On the face of it, a movie which takes place almost entirely in one room, consists of 12 men who do nothing but talk—and don’t even have names—should be anything but a searing experience. 1957’s 12 Angry Men an undisputed classic, is an inspiring and well crafted masterpiece. The story is a simple one: 12 ordinary men are given the task of deciding the fate of a young man accused of killing his father. If found guilty, he will face the electric chair. The evidence appears to be stacked against him: Two eyewitnesses, a murder weapon known to be bought by the killer, and an alibi that he couldn’t remember during questioning. An open and shut case, really. However, one juror stands alone against the other 11, who’d all just like to get on with their lives. With that single ‘not guilty’ vote, Henry Fonda’s Juror #8 sets off an emotional firestorm.
Based on a television play by Reginald Rose, 12 Angry Men was director Sidney Lumet’s first feature. Rose and Fonda acted as co-producers and put up their own money to finance it. The cinematography was done by the veteran Boris Kaufman, whose credits (On the Waterfront, Long Day’s Journey into Night) who show a talent for ratcheting up the tension during dialogue exchanges and close-ups, does the same thing here. The defendant is seen only in a single brief shot; the tension of the jurors is conveyed through dialogue and body language.
The twelve men are revealed to us one by one. We don’t learn their names, only their numbers—from their sitting order—and professions. What we learn about them is their prejudices, and their ability to show concern for another human being. “Nice bunch of guys, huh?”, says #6 (Edward Binns) to #8 in the lavatory. “They’re about the same as anyone else”, the latter responds, emphasizing the non-personified account of these 12 Angry Men; Angry for a lot of reasons, but not one of them having anything to do with the accused and their job in that room.
Rose´s script does a wonderful job of creating a character sketch that provides insight into each man. The foreman, Juror No.1 (Martin Balsam), is an accommodating football coach who merely wishes to maintain some sort of order. Juror No. 2 (John Fiedler) is a quiet but curious bank clerk. Juror No.3 (Lee J. Cobb) is a stubborn businessman fighting personal demons. Juror No. 4 (E.G. Marshall) is a respected and critical broker. Juror No. 5 (Jack Klugman) is a young man who grew up in the slums. Juror No. 6 (Edward Binns) is a tough house painter. Juror No.7 (Jack Warden) is a loud and fast-talking salesman who wants to be done in time to get to the Yankee game. Juror No.8 (Fonda) is a quiet, reflective architect. Juror No. 9 (Joseph Sweeney) is an intelligent and observant old man. Juror No. 10 (Ed Begley) is a loud, bigoted garage owner. Juror No. 11 (George Voskovec) is a methodical East European watchmaker. And Juror No. 12 (Robert Webber) is an energetic advertising agent who loves to crack jokes.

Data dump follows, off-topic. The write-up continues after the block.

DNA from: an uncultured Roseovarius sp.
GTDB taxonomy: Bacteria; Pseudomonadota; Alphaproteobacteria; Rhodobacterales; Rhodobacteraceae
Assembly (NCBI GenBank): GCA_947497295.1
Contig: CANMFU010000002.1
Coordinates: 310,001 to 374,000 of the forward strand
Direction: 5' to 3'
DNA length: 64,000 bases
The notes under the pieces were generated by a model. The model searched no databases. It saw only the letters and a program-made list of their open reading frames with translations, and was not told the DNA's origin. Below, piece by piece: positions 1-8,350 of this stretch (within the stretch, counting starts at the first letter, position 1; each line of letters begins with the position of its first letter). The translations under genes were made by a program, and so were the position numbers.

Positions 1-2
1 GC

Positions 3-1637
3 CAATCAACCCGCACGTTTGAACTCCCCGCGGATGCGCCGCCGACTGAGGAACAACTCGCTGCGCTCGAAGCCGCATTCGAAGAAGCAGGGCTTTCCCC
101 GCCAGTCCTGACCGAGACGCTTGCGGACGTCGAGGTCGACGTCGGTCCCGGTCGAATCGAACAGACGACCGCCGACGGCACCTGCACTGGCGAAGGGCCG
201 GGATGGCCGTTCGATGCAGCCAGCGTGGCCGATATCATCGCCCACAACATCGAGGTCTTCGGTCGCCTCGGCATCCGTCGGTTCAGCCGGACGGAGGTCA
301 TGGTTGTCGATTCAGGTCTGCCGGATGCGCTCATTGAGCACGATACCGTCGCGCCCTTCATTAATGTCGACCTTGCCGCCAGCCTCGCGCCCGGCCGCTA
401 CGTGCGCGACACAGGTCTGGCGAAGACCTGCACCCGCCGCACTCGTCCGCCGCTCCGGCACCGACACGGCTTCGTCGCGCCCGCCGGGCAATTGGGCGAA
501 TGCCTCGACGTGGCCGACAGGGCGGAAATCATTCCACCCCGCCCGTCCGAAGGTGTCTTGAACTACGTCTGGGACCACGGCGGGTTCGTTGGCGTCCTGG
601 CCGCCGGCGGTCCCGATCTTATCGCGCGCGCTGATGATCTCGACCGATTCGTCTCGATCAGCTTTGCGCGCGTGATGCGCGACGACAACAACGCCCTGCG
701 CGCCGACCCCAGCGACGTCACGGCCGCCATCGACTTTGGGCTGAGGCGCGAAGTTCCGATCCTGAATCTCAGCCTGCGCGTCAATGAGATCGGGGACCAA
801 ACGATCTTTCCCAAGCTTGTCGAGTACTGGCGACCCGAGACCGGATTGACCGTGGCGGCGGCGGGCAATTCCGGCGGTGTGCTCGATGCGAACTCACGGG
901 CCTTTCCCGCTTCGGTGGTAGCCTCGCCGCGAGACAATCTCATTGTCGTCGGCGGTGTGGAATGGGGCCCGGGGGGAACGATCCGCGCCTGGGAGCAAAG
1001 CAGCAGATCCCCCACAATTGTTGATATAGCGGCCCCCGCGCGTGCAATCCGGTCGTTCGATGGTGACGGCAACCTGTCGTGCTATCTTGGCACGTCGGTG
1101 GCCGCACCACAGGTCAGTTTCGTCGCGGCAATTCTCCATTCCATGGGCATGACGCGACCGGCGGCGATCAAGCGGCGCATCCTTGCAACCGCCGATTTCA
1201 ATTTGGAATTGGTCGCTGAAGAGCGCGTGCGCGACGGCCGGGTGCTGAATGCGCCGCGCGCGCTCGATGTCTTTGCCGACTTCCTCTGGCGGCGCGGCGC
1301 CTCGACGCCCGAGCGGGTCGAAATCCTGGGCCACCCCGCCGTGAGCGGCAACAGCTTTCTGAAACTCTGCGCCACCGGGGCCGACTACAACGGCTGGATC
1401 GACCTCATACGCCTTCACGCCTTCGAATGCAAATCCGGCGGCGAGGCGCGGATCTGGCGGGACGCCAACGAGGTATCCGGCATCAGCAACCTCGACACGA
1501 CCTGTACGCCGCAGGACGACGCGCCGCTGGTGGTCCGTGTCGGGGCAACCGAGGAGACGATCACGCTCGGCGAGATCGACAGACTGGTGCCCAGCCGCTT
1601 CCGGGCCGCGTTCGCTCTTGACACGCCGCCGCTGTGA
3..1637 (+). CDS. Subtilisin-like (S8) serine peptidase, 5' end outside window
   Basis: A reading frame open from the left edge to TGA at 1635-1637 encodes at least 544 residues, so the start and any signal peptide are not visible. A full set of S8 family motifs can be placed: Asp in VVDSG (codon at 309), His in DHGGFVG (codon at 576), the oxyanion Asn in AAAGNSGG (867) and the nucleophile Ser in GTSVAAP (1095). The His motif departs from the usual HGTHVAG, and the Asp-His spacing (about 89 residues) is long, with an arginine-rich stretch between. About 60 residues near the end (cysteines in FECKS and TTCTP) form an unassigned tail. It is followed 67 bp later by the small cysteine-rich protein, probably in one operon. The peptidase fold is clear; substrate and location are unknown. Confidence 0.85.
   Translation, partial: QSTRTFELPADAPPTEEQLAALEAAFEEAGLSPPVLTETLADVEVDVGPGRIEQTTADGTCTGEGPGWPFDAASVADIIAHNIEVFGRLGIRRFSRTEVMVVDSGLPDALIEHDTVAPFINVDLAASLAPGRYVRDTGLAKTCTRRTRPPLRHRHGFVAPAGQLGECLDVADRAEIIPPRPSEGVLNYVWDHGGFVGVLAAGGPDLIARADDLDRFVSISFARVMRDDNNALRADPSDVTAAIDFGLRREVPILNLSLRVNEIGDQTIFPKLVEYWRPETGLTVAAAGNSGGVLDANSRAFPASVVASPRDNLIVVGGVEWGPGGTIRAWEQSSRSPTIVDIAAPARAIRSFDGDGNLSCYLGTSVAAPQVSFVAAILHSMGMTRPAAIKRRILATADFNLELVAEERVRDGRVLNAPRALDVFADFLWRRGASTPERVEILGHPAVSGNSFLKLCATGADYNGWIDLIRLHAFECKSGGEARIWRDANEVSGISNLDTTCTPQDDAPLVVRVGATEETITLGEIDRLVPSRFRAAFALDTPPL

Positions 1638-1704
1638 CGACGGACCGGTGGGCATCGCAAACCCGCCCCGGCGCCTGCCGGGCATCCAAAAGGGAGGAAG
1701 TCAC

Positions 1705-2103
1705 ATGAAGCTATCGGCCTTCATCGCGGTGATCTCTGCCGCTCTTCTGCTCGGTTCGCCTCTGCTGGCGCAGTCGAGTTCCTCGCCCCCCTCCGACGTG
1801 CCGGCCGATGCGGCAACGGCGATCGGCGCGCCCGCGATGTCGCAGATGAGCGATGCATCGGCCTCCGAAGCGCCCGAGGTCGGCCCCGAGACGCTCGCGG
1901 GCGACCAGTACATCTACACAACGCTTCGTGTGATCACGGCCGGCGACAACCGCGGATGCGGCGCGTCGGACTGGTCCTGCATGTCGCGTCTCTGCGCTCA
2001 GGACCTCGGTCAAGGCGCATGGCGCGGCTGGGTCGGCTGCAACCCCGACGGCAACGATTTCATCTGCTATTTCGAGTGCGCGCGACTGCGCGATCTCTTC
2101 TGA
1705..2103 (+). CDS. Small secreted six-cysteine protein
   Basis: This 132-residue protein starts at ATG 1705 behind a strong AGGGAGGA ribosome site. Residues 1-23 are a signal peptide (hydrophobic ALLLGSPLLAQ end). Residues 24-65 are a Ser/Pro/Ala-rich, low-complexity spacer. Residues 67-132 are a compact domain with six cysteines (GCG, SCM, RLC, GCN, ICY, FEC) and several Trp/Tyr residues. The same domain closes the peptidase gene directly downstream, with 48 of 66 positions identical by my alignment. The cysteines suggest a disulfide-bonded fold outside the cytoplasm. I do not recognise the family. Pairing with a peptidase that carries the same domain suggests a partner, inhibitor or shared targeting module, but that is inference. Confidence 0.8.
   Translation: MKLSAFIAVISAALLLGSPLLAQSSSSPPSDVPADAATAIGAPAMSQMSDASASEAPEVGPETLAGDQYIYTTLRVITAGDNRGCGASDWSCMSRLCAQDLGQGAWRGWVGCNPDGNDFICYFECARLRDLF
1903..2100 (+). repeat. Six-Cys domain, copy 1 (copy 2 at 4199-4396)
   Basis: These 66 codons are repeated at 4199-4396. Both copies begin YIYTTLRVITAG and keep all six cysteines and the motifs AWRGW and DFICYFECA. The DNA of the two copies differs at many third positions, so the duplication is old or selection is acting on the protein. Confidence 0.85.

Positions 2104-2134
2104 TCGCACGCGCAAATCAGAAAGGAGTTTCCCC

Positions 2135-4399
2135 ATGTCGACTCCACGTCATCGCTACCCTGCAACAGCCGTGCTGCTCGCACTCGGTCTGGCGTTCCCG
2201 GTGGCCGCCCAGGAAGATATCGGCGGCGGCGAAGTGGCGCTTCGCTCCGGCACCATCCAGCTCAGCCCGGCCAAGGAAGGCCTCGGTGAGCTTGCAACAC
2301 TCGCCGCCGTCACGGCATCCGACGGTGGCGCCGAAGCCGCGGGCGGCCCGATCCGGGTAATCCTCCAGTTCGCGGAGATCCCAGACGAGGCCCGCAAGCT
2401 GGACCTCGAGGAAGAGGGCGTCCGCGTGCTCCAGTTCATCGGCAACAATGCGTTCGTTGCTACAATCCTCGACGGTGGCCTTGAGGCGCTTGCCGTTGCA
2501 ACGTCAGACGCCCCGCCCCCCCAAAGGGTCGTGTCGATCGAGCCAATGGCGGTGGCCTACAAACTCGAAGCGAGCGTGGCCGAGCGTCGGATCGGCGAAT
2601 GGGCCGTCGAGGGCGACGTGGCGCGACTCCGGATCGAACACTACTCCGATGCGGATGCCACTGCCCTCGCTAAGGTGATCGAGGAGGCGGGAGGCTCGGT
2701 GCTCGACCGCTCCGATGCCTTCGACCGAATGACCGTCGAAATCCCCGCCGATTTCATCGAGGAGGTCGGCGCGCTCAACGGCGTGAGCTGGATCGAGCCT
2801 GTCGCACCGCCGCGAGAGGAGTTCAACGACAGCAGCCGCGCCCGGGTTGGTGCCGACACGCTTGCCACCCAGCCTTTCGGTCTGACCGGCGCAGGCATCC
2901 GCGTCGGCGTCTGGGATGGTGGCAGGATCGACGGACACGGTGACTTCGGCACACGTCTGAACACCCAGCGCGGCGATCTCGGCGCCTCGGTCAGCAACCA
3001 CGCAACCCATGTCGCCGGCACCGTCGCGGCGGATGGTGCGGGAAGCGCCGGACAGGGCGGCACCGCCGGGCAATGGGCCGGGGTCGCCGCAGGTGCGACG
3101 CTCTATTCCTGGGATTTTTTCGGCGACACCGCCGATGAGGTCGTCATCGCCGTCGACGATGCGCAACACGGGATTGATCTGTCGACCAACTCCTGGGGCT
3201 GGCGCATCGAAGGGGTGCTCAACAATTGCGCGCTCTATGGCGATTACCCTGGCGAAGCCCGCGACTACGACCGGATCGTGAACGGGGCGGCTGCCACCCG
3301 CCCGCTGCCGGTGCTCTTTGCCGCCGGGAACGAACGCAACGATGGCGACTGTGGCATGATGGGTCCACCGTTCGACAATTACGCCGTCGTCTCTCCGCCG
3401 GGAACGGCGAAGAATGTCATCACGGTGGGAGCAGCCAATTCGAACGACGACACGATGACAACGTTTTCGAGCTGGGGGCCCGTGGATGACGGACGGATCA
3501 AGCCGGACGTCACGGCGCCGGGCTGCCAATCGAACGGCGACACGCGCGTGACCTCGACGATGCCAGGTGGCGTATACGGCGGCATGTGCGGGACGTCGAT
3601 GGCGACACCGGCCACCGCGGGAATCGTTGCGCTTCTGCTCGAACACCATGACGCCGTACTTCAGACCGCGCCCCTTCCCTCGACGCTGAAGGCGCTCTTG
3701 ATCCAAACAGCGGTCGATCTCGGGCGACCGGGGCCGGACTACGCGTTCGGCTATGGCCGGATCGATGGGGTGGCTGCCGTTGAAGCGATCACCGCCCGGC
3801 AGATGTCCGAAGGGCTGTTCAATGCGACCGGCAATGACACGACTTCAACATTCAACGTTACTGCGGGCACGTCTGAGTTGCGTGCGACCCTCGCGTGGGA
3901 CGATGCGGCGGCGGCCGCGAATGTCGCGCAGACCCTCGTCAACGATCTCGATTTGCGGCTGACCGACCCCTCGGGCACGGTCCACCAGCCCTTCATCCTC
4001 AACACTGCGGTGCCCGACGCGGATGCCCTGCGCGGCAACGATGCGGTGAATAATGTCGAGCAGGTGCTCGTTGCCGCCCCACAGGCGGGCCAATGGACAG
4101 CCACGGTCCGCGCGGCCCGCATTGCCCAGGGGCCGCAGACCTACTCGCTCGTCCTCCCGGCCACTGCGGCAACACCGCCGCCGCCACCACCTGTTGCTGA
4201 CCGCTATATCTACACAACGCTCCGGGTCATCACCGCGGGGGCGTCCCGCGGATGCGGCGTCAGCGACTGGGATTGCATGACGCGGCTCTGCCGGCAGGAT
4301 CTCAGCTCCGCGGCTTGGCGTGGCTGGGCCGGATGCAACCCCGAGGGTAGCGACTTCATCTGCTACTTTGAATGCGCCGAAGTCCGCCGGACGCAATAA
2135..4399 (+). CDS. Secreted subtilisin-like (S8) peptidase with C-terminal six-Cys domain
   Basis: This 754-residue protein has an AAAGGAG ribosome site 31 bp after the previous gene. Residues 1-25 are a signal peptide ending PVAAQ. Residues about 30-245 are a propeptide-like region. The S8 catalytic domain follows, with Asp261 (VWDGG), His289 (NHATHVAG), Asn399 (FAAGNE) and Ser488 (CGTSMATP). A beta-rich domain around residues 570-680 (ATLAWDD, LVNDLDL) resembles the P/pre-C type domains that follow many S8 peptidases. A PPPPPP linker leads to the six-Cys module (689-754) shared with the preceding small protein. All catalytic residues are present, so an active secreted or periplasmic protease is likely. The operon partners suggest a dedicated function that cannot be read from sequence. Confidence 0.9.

Gradually, each man is forced to confront personal prejudices as they reconsider the evidence. Is the knife really so unique? Could that old man with a limp really have gotten to his front door in 15 seconds? One by one, the other 11 join #8. But with each new ‘not guilty’ vote, the anger in the room grows as sides are chosen and lines are drawn in the sand.
Presented in its original 1.66:1 aspect ratio, Criterion’s release is as good as you’ll ever see for a standard DVD. The transfer is incredibly clean and contrast is solid. Detail quality is superb for SD, and grain is handled well. There are some elements of age that creep in, but they seem inconsequential when the rest of this presentation is so accomplished.
The original mono soundtrack is a very solid one. The film’s age imposes certain limitations, but dialogue is audible throughout, and the movie’s musical score has an appropriate heft to it.
English subtitles are included.
The following special features are included:
- Trailer (3 min.) Original theatrical trailer for 12 Angry Men. In English, not subtitled.
- 12 Angry Men: From TV to the Big Screen (26 min.) Film scholar Vance Kepley discusses the history of 12 Angry Men, and specifically its evolution from teleplay to feature film. The interview was recorded exclusively for Criterion in 2011 at the Wisconsin Historical Society in Madison.
- Sidney Lumet | Sidney Lumet (23 min) / Reflections on Sidney (10 min) A gallery of interviews with Sidney Lumet conducted throughout his career. Also included is a new interview with the director’s close friend and collaborator Walter Bernstein.
- On Reginald Rose (15 min.) Ron Simon, curator at the Paley Center for Media, takes a look at the legacy of Reginald Rose, the writer of 12 Angry Men. Also included is Sidney Lumet’s “Tragedy in a Temporary Town”, which was written by Reginald Rose and first aired as part of The Alcoa Hour on NBC on February 19, 1956.
- “Tragedy in a Temporary Town” (56 min).
- On Boris Kaufman (39 min) Cinematographer John Bailey discusses the visual style of cinematographer Boris Kaufman (12 Angry Men, On the Waterfront), filmmaker Dziga Vertov’s younger brother.
- 12 Angry Men (51 min) This is the television version of 12 Angry Men written for the series Westinghouse Presents Studio One by Reginald Rose and directed by Franklin J. Schaffner, which first aired on September 26, 1954.
- Introduction by Ron Simon (15 min) recorded exclusively for Criterion in August 2011.
- Booklet: an illustrated booklet featuring Thane Rosenbaum’s essay “Lumet’s Faces” (the author is a novelist, essayist, and law professor.
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